Seven reasons to love Laos
Immediately after purchasing our plane ticket out of Laos, we felt a surge of regret. We suddenly felt like idiots for leaving a country we loved so soon. Here are seven things we will miss most.
The overall atmosphere
Immediately after setting foot in Laos, you notice a change, and breathe a sigh of relief. Everything is a bit calmer, slower, more laid back. Tuk-tuk drivers wait for you to come to them, people pause to say hello to you on the street, and foreigners are not the center of attention. Tourism hasn’t seemed to change Laos as much as its neighboring countries— or maybe it’s just the way Lao people are. It’s hard to put a finger on it exactly, but there’s just a feeling here that makes you want to stay.
Sticky rice (and new Lao dishes)
After eating it with every meal during a trek through Nam Ha, we were hooked on sticky rice. Chewy and flavorful, a perfect finger food for dipping into anything else on your plate, it is the standard accompaniment for Lao cuisine. And though dishes here are not as boldly flavored or expansive as the more familiar Thai food, they do include delicious flavor combinations we had never tasted before. A particular favorite is chicken laap—minced chicken bursting with flavors of lime, mint and ginger. The fried spring rolls in Laos also seemed unusually tasty.
Lazy days in Nong Khiaw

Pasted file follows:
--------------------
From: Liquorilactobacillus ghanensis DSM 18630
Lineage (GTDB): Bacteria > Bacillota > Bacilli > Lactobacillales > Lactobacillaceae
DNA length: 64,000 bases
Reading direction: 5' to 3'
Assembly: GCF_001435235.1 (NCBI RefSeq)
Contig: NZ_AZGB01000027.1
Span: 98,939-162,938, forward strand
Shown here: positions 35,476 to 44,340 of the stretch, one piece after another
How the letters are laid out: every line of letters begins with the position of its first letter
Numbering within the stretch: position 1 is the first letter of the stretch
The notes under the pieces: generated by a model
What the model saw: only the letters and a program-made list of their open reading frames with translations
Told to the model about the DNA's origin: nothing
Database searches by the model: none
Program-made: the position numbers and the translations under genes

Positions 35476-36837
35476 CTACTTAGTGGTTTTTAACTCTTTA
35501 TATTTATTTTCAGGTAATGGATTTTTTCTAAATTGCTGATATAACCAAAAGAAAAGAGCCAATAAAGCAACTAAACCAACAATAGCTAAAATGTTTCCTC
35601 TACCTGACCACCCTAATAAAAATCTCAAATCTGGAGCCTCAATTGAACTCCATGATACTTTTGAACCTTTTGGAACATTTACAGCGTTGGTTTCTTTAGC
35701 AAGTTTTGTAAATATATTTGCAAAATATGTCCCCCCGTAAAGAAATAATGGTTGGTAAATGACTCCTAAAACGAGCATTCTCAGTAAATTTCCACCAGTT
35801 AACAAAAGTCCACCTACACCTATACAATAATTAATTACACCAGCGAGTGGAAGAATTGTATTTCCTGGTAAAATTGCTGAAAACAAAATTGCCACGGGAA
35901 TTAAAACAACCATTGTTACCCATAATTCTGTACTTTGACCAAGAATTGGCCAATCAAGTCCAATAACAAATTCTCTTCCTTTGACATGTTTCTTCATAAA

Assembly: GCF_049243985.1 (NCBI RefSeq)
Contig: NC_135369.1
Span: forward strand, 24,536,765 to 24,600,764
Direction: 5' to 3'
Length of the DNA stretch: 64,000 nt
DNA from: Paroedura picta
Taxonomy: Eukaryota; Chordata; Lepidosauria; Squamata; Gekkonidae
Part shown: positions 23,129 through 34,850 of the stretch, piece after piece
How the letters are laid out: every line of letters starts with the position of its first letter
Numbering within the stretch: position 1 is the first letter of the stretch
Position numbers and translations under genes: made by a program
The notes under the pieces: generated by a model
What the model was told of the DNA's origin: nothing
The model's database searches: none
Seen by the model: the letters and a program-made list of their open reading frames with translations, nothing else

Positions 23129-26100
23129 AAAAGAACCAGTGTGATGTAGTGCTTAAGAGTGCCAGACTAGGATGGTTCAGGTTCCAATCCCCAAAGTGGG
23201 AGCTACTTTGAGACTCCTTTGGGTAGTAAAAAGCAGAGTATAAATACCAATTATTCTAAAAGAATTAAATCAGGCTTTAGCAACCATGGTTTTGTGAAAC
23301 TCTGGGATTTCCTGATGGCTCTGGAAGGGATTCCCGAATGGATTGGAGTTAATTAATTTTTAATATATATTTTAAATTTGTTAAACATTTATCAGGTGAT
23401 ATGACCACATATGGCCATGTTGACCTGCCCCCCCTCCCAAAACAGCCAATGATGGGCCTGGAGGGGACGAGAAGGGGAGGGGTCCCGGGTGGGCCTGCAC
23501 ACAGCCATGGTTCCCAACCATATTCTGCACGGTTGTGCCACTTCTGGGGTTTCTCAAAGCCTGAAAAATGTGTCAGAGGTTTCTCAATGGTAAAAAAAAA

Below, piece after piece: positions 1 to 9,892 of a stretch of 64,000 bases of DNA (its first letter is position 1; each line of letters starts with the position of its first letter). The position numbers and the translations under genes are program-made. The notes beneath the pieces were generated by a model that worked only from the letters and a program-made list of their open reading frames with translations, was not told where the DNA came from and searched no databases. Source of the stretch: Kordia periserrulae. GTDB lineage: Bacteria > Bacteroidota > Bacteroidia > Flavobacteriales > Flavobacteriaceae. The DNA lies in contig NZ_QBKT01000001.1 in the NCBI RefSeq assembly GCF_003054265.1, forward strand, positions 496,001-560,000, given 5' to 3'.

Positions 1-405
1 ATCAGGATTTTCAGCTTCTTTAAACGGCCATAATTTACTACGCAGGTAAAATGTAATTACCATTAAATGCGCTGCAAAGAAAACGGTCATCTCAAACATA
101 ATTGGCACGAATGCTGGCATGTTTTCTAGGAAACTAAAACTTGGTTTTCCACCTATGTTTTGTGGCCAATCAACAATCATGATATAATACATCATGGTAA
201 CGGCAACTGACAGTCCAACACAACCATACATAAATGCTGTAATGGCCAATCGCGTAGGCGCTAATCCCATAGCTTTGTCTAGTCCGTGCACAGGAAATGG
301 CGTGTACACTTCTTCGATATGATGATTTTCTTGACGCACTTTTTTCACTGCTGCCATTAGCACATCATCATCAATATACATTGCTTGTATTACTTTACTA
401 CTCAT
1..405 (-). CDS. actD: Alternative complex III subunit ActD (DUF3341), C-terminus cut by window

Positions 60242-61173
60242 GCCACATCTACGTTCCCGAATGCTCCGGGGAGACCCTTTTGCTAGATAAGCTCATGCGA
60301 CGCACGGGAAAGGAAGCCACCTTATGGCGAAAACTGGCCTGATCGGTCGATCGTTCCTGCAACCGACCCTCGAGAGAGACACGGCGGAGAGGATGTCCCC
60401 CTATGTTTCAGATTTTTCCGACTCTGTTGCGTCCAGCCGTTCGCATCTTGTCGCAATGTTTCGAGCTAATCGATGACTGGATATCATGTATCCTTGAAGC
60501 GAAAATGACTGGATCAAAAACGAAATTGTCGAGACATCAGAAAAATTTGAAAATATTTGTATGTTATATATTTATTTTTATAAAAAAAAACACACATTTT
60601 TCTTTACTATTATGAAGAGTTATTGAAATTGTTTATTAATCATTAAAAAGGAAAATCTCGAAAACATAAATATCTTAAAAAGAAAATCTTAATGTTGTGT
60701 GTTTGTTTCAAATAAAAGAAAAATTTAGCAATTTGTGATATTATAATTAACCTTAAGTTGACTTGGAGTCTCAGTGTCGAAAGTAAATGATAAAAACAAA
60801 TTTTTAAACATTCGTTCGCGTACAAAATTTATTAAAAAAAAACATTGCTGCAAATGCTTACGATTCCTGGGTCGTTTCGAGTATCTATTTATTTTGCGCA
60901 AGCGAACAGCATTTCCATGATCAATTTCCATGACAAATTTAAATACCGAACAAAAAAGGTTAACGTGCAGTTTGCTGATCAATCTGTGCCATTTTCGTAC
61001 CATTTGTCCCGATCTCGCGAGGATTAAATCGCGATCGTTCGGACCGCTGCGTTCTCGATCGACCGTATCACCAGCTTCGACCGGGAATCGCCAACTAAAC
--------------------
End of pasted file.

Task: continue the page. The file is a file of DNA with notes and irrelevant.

Some of our favorite memories from Laos will be of the times we did nothing at all. Our shady deck had a commanding view over the Nam Ou river valley, and the constant activity on the opposite bank made long-term lounging an entertaining pastime.
After a steady stream of tasteless, colorless beer in the rest of Southeast Asia, Beerlao Dark is a shining ray of hope in a gloomy tunnel of beverage despair. It’s an impressive 6.8 percent and it actually tastes like something. Something good.
Biking is an excellent way to explore a new place, and it was especially nice in Laos, where drivers are a bit less maniacal and tons of locals also ride bikes. It’s slow enough that you can appreciate the details in passing scenery, respond to hellos and palms outstretched for high-fives, yet fast enough to cover a lot of ground. Plus, you can feel like you’ve earned those spring rolls.
Riverboat down the Nam Ou to Luang Prabang
We heard mixed reviews about the popular two-day boat trip downriver from Huay Xai to Luang Prabang, so we opted for a more northerly route through Laos that still included some river time. We weren’t sure what to expect when we went to the pier in Nong Khiaw, but the seven-hour ride down the Nam Ou was lovely.
Deftly maneuvered through small rapids by a driver who had clearly done this before, we floated past jagged karst mountains, small villages, fishermen, and grazing buffalo. There was always something on the riverbanks to entertain us when taking a break from a book. And it was infinitely easier on our tailbones than the bone-rattling bus rides.
Café hopping in Luang Prabang
The historic peninsula of Luang Prabang is beautiful, a refined little bubble in Laos. Bougainvillea and hibiscus overhang brick sidewalks, gigantic tamarind trees shade riverfront restaurants, and monks in bright orange robes emerge from countless Buddhist temples.
When the French departed from here in the 1950s, they left behind rows of beautiful villas, as well as their penchant for delicious cafes, bistros and French bakeries. Wandering from one to another to sample pastries and coffee is a fantastic way to spend a day, though admittedly detrimental to your budget. The map below shows some of our favorites.
And one reason to hate it…
A sample of our eight-hour bus ride from Luang Nam Tha to Nong Khiaw:
We didn’t get a shot of the woman sitting in front of Steph barfing into a plastic bag, so that you’ll just have to imagine.